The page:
Gold coins, furthermore, have a particular significance,
because as a luxury, they circulated primarily among the wealthy. It is
no coincidence that gold is called ‘the king of metals’ and ‘the metal
The gold coins on display reflect many aspects of the Romanov dynasty’s history, embodying many important political and economic developments in the life of the country, showing the changing trends in art, as well as the state’s heraldry, symbols, and phaleristics, and attesting to the development of the technologies in coinage and the mining of metal.
Gold coins were not minted for monetary circulation until the reign of Peter I. Vladimir’s zlatniks, gold kopecks of Vasily Shuisky and Polish prince Władysław period were exceptions – they were issued for payment to mercenary troops in the years of the Time of Trouble (the gold of the royal treasury and churches was re-minted in order to pay to foreign soldiers).
Gold kopeck Gold kopeck (1610/1613)International Numismatic Club
The gold kopeck of Władysław Žygimontovich is an interesting case of minting a coin in the name of a non-existent Russian tsar, because the Polish prince Władysław Waza was never converted to Russian Orthodoxy and was never crowned.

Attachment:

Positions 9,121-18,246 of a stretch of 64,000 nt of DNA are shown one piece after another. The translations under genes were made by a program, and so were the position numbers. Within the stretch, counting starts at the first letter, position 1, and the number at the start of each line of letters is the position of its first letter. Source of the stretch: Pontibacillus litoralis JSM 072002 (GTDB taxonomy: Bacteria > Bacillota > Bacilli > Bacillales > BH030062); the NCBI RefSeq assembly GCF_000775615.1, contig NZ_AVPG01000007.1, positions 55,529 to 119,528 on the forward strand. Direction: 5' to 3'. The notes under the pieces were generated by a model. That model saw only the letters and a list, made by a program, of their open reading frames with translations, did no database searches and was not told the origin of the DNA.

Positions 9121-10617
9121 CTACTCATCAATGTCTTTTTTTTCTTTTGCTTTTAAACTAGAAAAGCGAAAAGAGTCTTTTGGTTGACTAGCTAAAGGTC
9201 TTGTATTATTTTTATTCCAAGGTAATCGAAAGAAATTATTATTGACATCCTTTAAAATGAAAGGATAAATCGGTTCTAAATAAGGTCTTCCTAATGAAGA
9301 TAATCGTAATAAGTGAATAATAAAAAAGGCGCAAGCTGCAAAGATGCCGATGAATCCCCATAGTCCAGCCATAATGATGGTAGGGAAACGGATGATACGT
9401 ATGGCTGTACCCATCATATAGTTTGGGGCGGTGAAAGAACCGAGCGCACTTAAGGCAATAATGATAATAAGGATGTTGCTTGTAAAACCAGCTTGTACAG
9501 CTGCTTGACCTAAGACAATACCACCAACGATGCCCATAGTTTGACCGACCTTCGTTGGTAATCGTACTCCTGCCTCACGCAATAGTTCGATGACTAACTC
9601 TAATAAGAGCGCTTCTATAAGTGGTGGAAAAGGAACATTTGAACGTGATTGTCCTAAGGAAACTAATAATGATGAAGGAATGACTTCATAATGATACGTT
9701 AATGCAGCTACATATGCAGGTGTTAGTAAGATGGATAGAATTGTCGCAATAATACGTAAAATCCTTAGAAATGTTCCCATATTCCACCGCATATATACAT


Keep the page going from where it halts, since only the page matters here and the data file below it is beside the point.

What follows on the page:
Gold kopeck Obverse sideInternational Numismatic Club
According to the agreement between the Polish king Sigismund III (in Russian – Žygimont) and the boyar government called Heptarchy, prince Władysław was to succeed to the Russian throne after the deposition of Vasily Shuisky.
Gold kopeck Reverse sideInternational Numismatic Club
So in 1610, the boyar government proceeded to minting coins on his behalf, that were intended for paying emolument to the mercenary troops.
At the end of 1612, the boyar government was deposed, and in 1613 Michael Fyodorovich Romanov was elected Tsar. Still, prince Władysław continued to enjoy the title of Grand Prince of Moscow until 1634.
A gold coin in half Ugric dedicated to the Crimean campaign of 1687. Tsars Ivan Alexeevich (1682-1696), Petr Alexeevich (1682-1725) in the period of Princess Sophia's regency. Alexeevna (1682-1689) A gold coin in half Ugric dedicated to the Crimean campaign of 1687. Tsars Ivan Alexeevich (1682-1696), Petr Alexeevich (1682-1725) in the period of Princess Sophia's regency. Alexeevna (1682-1689) (obverse side)International Numismatic Club